An oft-cited proof of this new order is a Pew poll from December. That poll found that -- for the first time -- a majority of Americans favored gun rights (52 percent) over gun control (46 percent). As this Washington Post headline summed it up, “Two years later, Newtown has meant almost nothing to the gun debate.”
But some public health professors were bothered by the Pew poll and the conclusions broadly drawn from it.
Had Americans really abandoned their desire for new gun laws?
These professors at the John Hopkins Bloomberg School of Public Health had conducted their own poll back in January 2012, just weeks after the Sandy Hook shooting. They had asked about specific gun control policies – such as a ban on assault weapons, preventing a felon convicted of a serious crime from having a gun for 10 years and requiring people to obtain licenses for buying firearms.
Back then, they found broad support for specific gun-control policies among both gun owners and non-gun owners. The results were published in the New England Journal of Medicine.
But those findings, along with just about every other poll from that time, were criticized as being symptoms of a post-Newtown frenzy. That time period – coming just after a horrific event – has been increasingly viewed as an anomaly.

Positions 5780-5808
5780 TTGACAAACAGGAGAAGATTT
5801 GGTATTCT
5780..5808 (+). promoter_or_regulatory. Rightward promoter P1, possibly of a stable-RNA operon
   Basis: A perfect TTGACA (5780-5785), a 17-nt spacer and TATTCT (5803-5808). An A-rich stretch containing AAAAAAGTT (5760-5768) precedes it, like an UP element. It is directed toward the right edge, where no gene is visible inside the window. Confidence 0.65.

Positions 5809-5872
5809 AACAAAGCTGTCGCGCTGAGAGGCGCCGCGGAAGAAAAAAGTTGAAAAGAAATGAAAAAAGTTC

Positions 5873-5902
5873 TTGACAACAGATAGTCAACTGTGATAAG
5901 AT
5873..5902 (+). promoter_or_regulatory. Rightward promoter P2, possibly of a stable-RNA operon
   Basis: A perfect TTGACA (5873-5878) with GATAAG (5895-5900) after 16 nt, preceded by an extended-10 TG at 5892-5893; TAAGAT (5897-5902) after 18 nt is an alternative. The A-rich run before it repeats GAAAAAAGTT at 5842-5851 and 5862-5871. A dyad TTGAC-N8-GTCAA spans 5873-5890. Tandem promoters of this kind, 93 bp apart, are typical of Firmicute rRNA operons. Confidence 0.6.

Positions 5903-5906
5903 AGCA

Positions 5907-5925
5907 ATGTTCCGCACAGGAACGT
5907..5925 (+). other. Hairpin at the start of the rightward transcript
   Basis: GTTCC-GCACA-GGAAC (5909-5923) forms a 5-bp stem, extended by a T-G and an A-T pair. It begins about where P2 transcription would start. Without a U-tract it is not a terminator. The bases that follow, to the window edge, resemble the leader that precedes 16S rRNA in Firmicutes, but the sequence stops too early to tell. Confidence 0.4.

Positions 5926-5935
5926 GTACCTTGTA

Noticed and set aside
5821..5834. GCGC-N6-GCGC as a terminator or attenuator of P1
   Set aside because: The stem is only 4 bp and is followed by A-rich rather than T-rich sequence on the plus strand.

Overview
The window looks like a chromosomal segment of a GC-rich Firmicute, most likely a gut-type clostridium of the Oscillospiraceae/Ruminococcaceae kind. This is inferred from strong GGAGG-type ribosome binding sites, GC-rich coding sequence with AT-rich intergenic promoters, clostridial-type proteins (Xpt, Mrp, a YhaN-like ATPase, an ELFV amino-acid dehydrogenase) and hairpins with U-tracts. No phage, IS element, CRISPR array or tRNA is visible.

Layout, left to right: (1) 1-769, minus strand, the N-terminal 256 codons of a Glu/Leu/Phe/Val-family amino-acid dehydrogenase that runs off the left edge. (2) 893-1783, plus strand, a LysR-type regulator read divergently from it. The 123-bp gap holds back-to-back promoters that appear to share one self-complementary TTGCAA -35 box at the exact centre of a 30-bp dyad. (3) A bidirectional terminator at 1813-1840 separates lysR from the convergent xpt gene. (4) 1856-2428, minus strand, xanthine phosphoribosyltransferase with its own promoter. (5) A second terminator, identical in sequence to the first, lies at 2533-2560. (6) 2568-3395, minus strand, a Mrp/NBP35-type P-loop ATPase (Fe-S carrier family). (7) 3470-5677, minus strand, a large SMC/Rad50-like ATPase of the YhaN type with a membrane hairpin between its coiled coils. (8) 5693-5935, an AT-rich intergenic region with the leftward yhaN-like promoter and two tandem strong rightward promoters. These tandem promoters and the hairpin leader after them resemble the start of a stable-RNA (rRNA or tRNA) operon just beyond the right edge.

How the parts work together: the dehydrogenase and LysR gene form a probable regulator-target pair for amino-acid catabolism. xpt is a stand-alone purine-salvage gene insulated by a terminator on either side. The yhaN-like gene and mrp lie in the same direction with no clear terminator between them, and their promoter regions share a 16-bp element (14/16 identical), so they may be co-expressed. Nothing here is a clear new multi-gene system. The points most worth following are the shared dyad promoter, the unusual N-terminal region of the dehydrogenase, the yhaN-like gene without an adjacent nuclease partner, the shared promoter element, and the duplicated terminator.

So the Hopkins professors went back and asked the same questions earlier this year. And once again, the poll found strong support among by both gun owners and non-owners for limits on who can possess firearms and how they are sold.
“This suggests America still supports at relatively high levels a range of policies,” said Colleen Barry, associate professor and the study’s lead author.
The results were published in the Preventive Medicine journal.
Barry said it boils down to how the question is asked.
The Pew poll pitted gun rights vs. gun control, asking respondents which one they thought was more important.
The results appeared to show Americans have lost faith in gun control.
But drill down into specific policies, and you’ll find a broad base of support, Barry said.
The Hopkins 2015 study found large majorities favored gun regulations that are stronger than those currently seen in federal or most state laws.
For example, support for background checks for all gun sales stood above 80 percent for both gun owners and non-gun owners.
And even where support dropped between 2013 and 2015, clear majorities remained. People who supported an assault weapons ban fell from 69 percent to 63 percent. Banning large-capacity ammunition magazines went from 68.4 to 59.9 percent.
“The big picture shows Americans support these policies,” Barry said.
They just don’t support gun control in the abstract.